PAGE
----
In addition, each student is required to participate individually in discussions each week. (In week one this will be the Pro and Con discussion; after that, the individual discussions will take place in the Case Studies discussion group.) Follow the rubric below for each of these discussions

 At the end of lessons three, five and seven, you will turn in a Pro and Con paper based on an issue discussed in the section of Taking Sides relevant to those lessons. 
You will take a proctored final during the last week.

Academic Honesty:
Academic integrity is the foundation of the academic community. Because each student has the primary responsibility for being academically honest, students are advised to read and understand all sections of this policy relating to standards of conduct and academic life.   Park University 2007-2008 Graduate Catalog Page 24-26


Plagiarism involves the appropriation of another person's ideas, interpretation, words (even a few), data, statements, illustration or creative work and their presentation as one's own. An offense against plagiarism constitutes a serious academic misconduct. Although offenses against academic integrity can manifest themselves in various ways, the most common forms of offenses are plagiarism and cheating. Plagiarism goes beyond the copying of an entire article. It may include, but is not limited to: copying a section of an article or a chapter from a book, reproduction of an art work, illustration, cartoon, photograph and the like and passing them off as one's own. Copying from the Internet is no less serious an offense than copying from a book or printed article, even when the material is not copyrighted.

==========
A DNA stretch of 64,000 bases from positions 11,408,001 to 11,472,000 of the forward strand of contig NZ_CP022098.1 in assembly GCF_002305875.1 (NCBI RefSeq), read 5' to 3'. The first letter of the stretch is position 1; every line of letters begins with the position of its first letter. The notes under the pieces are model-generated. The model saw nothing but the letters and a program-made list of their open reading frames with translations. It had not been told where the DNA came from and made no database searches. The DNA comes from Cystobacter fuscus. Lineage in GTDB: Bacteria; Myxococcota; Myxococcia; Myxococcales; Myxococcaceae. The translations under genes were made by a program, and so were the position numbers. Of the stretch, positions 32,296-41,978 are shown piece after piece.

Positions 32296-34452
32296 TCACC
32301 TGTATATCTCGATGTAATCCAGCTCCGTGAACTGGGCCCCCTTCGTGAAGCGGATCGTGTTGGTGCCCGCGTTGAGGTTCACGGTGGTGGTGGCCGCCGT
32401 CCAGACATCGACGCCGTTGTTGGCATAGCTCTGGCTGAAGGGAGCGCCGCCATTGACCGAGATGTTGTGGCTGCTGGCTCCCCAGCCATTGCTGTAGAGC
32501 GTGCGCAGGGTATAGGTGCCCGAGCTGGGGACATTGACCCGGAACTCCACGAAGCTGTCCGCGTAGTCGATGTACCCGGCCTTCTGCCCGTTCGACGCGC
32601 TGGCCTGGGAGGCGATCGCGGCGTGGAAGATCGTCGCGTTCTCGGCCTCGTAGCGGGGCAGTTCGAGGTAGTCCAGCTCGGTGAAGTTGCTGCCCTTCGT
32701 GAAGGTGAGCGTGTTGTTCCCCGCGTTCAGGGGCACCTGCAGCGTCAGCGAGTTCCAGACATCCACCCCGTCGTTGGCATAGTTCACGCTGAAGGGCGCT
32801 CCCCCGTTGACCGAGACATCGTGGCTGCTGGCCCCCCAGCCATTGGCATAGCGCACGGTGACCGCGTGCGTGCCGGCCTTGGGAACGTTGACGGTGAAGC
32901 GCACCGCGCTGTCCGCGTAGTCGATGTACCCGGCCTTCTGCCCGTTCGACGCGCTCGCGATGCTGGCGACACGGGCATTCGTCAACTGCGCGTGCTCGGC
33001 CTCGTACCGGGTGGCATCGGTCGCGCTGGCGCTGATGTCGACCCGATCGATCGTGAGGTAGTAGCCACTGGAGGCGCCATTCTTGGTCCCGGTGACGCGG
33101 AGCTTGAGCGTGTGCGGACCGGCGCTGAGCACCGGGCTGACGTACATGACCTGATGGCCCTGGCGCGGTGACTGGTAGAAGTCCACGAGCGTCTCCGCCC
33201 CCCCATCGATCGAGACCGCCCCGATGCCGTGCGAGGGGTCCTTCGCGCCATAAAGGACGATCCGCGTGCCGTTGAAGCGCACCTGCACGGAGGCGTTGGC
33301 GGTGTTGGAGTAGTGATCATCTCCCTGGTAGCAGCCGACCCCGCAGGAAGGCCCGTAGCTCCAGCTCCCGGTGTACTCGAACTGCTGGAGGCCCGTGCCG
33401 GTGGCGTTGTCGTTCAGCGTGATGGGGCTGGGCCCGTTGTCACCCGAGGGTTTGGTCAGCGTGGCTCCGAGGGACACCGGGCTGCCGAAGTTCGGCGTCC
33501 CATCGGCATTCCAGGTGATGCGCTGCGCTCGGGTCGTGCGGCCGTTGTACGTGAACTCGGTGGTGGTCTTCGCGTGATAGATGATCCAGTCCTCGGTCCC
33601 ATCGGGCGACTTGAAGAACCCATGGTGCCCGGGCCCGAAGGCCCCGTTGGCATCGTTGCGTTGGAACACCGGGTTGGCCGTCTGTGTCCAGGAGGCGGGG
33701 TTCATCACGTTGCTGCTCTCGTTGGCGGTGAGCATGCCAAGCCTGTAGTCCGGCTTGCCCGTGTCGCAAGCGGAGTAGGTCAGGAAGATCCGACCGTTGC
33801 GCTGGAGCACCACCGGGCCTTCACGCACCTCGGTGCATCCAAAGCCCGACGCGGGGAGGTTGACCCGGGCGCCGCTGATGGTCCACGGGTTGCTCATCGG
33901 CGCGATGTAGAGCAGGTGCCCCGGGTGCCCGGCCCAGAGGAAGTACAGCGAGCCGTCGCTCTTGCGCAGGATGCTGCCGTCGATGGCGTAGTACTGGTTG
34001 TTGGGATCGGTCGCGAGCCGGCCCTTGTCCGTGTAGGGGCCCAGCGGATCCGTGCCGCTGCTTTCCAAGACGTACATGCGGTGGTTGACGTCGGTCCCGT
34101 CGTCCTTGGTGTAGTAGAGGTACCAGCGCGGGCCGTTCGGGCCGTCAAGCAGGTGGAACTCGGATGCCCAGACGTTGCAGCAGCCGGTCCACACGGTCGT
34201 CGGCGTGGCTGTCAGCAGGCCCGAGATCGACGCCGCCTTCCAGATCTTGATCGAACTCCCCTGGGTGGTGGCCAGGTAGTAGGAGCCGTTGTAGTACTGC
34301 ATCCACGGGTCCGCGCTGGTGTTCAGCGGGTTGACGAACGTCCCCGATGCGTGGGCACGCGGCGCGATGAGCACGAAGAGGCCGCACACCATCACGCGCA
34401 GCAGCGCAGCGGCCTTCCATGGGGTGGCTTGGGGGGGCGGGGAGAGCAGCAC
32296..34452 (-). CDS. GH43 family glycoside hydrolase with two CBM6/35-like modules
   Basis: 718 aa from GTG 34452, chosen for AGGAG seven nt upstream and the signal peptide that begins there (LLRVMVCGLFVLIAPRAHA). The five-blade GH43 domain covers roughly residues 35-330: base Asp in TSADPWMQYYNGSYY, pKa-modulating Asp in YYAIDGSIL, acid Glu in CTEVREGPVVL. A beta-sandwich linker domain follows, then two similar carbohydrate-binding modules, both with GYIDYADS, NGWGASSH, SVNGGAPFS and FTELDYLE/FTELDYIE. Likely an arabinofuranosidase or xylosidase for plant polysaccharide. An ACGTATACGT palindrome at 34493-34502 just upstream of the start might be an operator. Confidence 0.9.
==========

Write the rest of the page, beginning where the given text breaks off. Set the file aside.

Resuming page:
Plagiarism also includes borrowing ideas and phrases from, or paraphrasing, someone else's work, published or unpublished, without acknowledging and documenting the source. Acknowledging and documenting the source of an idea or phrase, at the point where it is utilized, is necessary even when the idea or phrase is taken from a speech or conversation with another person.

Park University 2007-2008 Graduate Catalog Page 24-26

Attendance Policy:

Professors are required to maintain attendance records and report absences. Excused absences can be granted by the instructor, for medical reasons, school sponsored activities, and employment-related demands, including temporary duty. Students are responsible for any missed work. Absences in excess of four (4) class periods, in a 16-week semester (or 2, in an 8-week term) will be reported to the Director of the individual graduate program, or to the Dean, for appropriate action. Students with such a record of absences, without an approved excuse, may be administratively withdrawn from the class and notified by mail that an "F" will be recorded, unless the student initiates official withdrawal from the class(es).Park University 2007-2008 Graduate Catalog Page 28

Disability Guidelines:
Park University is committed to meeting the needs of all students that meet the criteria for special assistance. These guidelines are designed to supply directions to students concerning the information necessary to accomplish this goal. It is Park University's policy to comply fully with federal and state law, including Section 504 of the Rehabilitation Act of 1973 and the Americans with Disabilities Act of 1990, regarding students with disabilities. In the case of any inconsistency between these guidelines and federal and/or state law, the provisions of the law will apply. Additional information concerning Park University's policies and procedures related to disability can be found on the Park University web page: .


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Last Updated:1/11/2008 10:43:59 AM